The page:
As our communities begin to reopen, we need to begin to reopen. And just as our communities need to find the right timing and right path for each of them, we too need to be comfortable with when and how we reopen. We should expect that as we reopen there will be many differing opinions about our approach, from both inside and outside our company. Some will think we are moving too slowly; others will think we are moving too fast. Some will say it must be about money, others will say we are being too cautious or too cavalier. We can’t eliminate that chatter and it’s always important to listen to the feedback, but we also need our own view.
Our Approach to Reopening
We intend to take our time to reopen, and we acknowledge that we may be slower to open than others. Our goal is not to win the race to reopen, it’s to look back one day with great pride in our track record on safety. Before we reopen, we want to make sure we have taken the time to truly understand what changes are needed in our operations, processes, equipment, and trainings. Then we have to communicate effectively to all of you and our guests, to ensure everyone understands the new expectations and how we will all follow them.
We have a very complex company with many different businesses from restaurants to lift operations, hotels to golf courses, retail stores to wedding venues, fly fishing to transportation. To ensure we reopen safely, we cannot open everything all at once. We are reviewing the unique nature of each operation and business and will proceed to open each one on its own timetable.
Timing of Resort and Office Reopening
It’s hard to put any firm dates around anything right now, given how new information and guidance comes out every day. But our hope is to have our lifts turning, at all of our resorts, by late June or early July and be welcoming people in all our lodging and retail stores by that time as well. This includes both North American resorts that have summer operations and Australian resorts that are about to kick off the winter season. In the coming weeks, each of our resorts will have more details to share around specific operation plans and we anticipate that activities will likely be more limited than in years past.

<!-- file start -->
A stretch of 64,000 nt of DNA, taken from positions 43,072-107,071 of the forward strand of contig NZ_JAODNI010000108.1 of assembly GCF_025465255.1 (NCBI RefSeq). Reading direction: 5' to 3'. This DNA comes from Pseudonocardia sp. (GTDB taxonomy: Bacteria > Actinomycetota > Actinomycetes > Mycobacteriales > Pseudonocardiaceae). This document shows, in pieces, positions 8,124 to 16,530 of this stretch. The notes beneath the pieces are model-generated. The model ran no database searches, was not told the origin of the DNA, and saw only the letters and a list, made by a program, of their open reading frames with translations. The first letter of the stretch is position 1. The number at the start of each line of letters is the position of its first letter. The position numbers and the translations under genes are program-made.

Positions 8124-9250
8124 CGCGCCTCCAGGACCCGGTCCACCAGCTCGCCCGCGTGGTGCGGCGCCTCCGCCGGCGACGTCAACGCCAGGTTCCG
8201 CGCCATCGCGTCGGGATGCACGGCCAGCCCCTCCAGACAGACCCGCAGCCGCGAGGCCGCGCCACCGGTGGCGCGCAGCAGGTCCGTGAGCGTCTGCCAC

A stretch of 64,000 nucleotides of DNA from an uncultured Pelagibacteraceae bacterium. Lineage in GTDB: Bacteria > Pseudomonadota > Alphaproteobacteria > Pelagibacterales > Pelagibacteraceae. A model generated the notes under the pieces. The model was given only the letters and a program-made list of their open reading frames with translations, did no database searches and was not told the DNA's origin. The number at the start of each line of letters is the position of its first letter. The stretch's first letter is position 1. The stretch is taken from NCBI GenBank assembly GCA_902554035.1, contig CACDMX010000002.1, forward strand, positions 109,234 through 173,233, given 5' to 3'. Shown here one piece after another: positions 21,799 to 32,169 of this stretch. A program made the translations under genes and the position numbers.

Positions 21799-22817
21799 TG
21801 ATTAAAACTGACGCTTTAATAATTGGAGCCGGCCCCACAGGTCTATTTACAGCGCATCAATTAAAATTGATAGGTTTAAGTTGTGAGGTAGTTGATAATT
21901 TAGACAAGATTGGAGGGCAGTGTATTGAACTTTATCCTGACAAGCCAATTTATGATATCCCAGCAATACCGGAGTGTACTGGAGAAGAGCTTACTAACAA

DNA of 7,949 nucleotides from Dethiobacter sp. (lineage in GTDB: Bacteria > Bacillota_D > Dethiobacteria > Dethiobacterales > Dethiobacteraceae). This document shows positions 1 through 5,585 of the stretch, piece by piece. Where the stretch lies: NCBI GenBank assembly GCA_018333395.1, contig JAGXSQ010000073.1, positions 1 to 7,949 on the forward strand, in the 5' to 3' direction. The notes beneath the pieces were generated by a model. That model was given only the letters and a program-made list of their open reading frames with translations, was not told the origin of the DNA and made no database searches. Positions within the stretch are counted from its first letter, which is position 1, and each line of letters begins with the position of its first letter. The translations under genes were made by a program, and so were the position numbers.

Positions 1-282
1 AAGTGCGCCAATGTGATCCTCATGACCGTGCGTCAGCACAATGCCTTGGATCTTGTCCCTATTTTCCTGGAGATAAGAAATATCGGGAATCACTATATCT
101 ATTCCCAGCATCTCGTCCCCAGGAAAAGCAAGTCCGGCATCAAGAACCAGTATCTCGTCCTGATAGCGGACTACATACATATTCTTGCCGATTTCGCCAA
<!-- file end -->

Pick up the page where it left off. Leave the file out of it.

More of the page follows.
I also want to address late spring skiing and riding at Breckenridge, Heavenly and Whistler Blackcomb. As much as I would love to get a few last turns this season, we have made the decision not to reopen this spring. While it’s possible that certain local restrictions might be lifted for ski resorts in June, the more we looked at it, the more we did not think it was the right timing to reopen. We know there would be tremendous enthusiasm to get back on snow one last time in North America. But we also know that enthusiasm would carry its own impacts, on us and on others – something we think will be more manageable for everybody in July, at which point we want those resorts fully focused on their new approach to summer operations.
I also have received a number of questions about when we might return to our offices, both in Broomfield and across our resorts. We intend to be patient about this as well. Right now, we will only bring back people to their offices if it’s necessary, and will continue to have those who can work from home do so. We will more fully open our offices when the benefit of everyone coming back outweighs the risks and the challenges it would present to all of you.
This is very much a new beginning. We are all going to have to learn some new ways of working. All of us are going to have to reset our expectations, give up a little of what was and be open to what will be. It is a time where our value of Be Safe will take on new meaning and new importance; where everyone who works at our company will be expected to fully embrace every aspect of Be Safe. But it’s also a time where we must also begin to embrace another core value: Have Fun. It might seem hard to do, given all that’s happened, but it’s also part of our business, part of who we are, part of how we deliver another core value: Serve Others.
In the months ahead, we will likely have fewer guests in our resorts than in times past. While that might feel disappointing, we need to view this as an opportunity for all of us to give each guest more of our focus, more of our attention and ensure that they truly have an Experience of a Lifetime when they are at one of our properties. So, as we embark on this new path together, we will take our time, get it right and then bring all our passion and joy back to our mountains and our resorts. I am getting very excited about that.